Nike says 'just do it' to the circular economy

Sportswear giant Nike aims to build on progress made in its latest sustainability report by integrating the circular economy into its business strategy, after becoming the latest major brand to join the Ellen MacArthur Foundation as a global partner.

Nike's 2015 Sustainable Business Report details strong progress against the company’s long-term environmental targets

Nike's 2015 Sustainable Business Report details strong progress against the company’s long-term environmental targets

Nike aims to become a key player in a network of organisations including H&M, Cisco, Kingfisher, Philips, Google, Renault and Unilever, by supporting the transition to the circular economy across respective industries.

The Foundation partnership will build on Nike’s innovation efforts towards a closed-loop future by advancing strategic initiatives and collaborative industry efforts that create business growth and deliver a low-carbon growth economy.

Dame Ellen MacArthur said: “We are delighted to welcome Nike to our existing group of Global Partners who share our vision to drive system-wide change to bring about the transition to a circular economy and inspire a generation to bring about this change.

“Nike is one of the biggest sporting brands in the world, an industry leader who has long understood that resources are finite and staying ahead of the game means innovating through the lens of circularity.”

Best foot forward

The announcement of Nike’s intention to further elevate the role of closed-loop thinking within its business strategy arrives in the same week as its 2015 Sustainable Business Report, which details strong progress against the company’s long-term environmental targets.

In 2015, Nike achieved an 18% reduction in CO2 emissions per unit across footwear manufacturing, inbound logistics and built environment against a 2011 benchmark. Water efficiency in apparel materials improved by 15% per unit and 6% waste reduction savings were made in footwear apparel and equipment manufacturing. Since 2010, more than three billion plastic bottles have been diverted from landfills and converted into recycled polyester for Nike performance products.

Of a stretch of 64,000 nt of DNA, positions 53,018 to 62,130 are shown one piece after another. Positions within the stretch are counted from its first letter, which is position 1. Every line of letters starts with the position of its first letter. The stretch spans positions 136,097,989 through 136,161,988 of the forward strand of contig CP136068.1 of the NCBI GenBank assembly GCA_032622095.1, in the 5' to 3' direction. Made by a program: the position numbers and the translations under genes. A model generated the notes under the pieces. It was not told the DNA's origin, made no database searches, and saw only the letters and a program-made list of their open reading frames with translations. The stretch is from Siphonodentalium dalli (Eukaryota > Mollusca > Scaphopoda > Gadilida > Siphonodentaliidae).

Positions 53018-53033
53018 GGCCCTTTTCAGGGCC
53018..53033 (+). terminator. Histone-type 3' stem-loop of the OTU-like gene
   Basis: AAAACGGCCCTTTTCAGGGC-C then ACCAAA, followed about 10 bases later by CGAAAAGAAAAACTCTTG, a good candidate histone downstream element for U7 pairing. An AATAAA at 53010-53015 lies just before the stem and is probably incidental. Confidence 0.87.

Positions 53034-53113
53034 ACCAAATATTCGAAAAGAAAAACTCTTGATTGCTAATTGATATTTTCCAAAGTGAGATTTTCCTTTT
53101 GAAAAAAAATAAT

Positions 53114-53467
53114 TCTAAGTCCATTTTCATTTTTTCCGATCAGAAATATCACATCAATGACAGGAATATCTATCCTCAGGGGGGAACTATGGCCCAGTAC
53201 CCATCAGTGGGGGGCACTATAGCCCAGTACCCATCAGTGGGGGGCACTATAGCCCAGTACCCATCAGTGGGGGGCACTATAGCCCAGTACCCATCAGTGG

Nevertheless, there is still considerable room for improvements in making overall greenhouse gas (GHG) reductions within the company. Overall, both absolute energy use and absolute CO2 emissions in Nike’s assessed footprint increased 14% each from 2011 through to 2015.

New business model

Nike’s sustainability report reveals a number of strategic aims that guide an ambition to double its business while halving the company’s environmental impact. Last year, the sportswear firm made a landmark target to reach 100% renewable energy in its own or operated facilities by the end of 2025, as part of the RE100 initiative.

Nike aims to deliver products for maximum performance with minimum impact, and to achieve this goal the firm has set itself a 10% reduction target in the average environmental footprint and an objective to eliminate footwear manufacturing waste to landfill or incineration by 2020.

Nike chief executive Mark Parker said: “This represents a new business model, driven by sustainable innovation. I believe it will accelerate change like the world has never seen. It means leveraging all of our talents. It means taking the long view. And above all, it means embracing an innovation mindset, where we push the limits of our business – and our collective potential – in unprecedented ways.”

Ocean waste footwear

Nike’s sustainability report comes shortly after fellow sportswear company Adidas revealed plans to "create responsibility", by unveiling numerous footprint reduction targets for 2020. Adidas has previously demonstrated a sustainable business strategy through innovative projects which include creating a prototype shoe made from recycled ocean waste and deep-sea gillnets.

Last month, edie reported that food processing and packaging company Tetra Pak had become a corporate member of the Circular Economy 100 (CE100), the innovation platform launched by the Ellen MacArthur Foundation to accelerate circular economy ambitions.

George Ogleby


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